But we still have room in our open concept living area for a larger dining table for when family and friends come over.
I wanted to use that space to get a dual purpose table, one that we could use as a dining table when needed, but that could be used as a pool table at most other times. My wife agreed in concept, but she wanted a combo dining table and ping ping table, suggesting that our kids and grandkids would love it much more than a billiards table.
I caved, because you know, happy wife. But what we didn’t take into consideration when making this purchase decision was our pet cat and pet dog, both of whom loved to pounce on stray ping pong balls and destroy them. Our cat is now gone, and so is our dog from when we bought the combo table. But a few months ago we took home a rescue dog who is obsessed with ping pong balls. Hence, we almost never us the ping pong aspect of our large dining table.
My regret is that I didn’t stick to my guns and buy the combo dining/billiards table, which I’m sure we’d have gotten much more enjoyment from and use of.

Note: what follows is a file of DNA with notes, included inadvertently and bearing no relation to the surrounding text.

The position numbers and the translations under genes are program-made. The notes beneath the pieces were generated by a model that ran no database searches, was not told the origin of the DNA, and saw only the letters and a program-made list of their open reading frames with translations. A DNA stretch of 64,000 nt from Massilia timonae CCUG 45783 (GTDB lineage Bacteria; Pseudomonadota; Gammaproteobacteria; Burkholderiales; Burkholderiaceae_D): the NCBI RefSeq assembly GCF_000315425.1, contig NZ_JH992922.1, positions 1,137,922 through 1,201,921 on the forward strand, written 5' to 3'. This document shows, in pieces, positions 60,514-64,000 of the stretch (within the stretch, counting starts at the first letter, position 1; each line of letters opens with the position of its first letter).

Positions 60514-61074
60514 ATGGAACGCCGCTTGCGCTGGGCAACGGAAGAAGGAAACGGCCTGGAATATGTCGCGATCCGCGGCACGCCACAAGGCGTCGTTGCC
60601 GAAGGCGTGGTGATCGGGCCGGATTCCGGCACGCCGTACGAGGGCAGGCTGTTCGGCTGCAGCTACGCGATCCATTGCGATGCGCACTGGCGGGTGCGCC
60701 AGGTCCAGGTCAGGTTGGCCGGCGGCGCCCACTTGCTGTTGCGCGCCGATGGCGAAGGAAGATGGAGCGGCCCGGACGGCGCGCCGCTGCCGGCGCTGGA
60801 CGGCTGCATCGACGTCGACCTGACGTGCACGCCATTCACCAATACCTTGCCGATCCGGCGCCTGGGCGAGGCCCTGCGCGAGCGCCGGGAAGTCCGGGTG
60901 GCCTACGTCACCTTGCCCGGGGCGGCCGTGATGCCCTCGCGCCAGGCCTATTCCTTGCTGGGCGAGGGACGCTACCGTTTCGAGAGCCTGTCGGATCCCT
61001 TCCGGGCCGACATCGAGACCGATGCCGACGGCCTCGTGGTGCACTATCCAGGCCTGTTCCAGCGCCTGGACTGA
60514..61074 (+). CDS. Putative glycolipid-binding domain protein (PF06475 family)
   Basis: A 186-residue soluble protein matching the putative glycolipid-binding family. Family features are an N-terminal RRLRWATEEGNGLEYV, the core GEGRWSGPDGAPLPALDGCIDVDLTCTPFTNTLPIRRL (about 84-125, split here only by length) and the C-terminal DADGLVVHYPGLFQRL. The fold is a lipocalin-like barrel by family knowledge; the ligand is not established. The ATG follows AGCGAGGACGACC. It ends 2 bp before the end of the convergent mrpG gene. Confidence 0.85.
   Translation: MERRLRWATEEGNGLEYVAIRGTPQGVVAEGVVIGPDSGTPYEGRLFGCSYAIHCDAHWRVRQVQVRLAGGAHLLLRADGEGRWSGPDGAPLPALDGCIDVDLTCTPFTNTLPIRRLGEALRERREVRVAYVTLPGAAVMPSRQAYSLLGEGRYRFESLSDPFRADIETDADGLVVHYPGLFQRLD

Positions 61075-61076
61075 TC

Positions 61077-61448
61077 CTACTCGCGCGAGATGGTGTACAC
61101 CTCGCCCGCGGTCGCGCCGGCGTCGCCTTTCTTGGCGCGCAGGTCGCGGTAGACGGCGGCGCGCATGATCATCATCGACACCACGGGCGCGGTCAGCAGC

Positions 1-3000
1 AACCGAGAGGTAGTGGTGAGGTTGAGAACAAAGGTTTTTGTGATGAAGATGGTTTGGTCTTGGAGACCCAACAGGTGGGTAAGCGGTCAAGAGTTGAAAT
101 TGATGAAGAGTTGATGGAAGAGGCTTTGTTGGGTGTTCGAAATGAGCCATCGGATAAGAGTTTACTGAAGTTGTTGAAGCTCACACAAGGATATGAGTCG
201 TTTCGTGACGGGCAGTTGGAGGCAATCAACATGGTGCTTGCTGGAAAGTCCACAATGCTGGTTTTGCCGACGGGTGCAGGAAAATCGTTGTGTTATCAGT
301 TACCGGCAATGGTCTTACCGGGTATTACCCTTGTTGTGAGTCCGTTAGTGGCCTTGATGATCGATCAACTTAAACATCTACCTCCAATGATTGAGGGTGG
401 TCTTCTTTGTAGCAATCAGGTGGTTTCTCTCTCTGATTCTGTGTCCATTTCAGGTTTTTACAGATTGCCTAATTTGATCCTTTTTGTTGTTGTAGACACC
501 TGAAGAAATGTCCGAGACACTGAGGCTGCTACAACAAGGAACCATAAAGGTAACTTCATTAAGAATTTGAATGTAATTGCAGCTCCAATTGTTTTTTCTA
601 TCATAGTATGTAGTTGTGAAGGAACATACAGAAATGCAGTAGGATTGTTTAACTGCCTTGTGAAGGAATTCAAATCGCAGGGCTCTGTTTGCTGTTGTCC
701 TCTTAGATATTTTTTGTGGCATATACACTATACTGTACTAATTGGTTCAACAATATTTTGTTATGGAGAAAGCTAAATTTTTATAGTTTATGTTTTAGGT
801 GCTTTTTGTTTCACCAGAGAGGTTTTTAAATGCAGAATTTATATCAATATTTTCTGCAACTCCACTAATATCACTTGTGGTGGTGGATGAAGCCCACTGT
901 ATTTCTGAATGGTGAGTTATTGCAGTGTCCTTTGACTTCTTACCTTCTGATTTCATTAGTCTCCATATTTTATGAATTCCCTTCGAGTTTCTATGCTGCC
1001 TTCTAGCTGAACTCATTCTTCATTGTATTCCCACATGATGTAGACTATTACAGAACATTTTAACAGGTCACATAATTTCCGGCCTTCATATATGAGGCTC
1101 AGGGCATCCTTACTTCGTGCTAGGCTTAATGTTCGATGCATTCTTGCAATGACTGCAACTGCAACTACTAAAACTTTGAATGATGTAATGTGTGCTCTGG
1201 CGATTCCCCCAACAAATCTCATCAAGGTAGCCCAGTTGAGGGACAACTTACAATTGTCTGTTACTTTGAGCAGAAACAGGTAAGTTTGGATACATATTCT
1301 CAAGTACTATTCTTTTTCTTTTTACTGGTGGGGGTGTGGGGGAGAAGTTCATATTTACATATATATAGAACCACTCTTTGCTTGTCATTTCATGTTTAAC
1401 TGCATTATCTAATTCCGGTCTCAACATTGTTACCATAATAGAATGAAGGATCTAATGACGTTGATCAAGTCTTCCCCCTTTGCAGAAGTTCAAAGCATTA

5. A BlackBerry Storm smartphone. I’d been using BlackBerry smartphones for years before Apple introduced its first iPhone in 2007. When it was time to upgrade my smartphone, I examined the iPhone and it seemed to me to be little more than an iPod with a phone capability added on. I was also a very loyal BlackBerry customer, so I opted to upgrade to a BlackBerry Storm, BlackBerry’s answer to Apple’s iPhone, rather than jumping on the iPhone bandwagon.
What a mistake. The BlackBerry Storm was a piece of shit. By 2010, when I bought my first iPhone, the iPhone 4, BlackBerry, which had been the market leader in first generation smartphones, was barely a blip on the radar. In hindsight, I should have done two things: bought the iPhone instead of the BlackBerry storm, and bought stock in Apple!
Welcome once again to Fandango’s Provocative Question. Each week I will pose what I think is a provocative question for your consideration.
By provocative, I don’t mean a question that will cause annoyance or anger. Nor do I mean a question intended to arouse sexual desire or interest.
What I do mean is a question that is likely to get you to think, to be creative, and to provoke a response. Hopefully a positive response.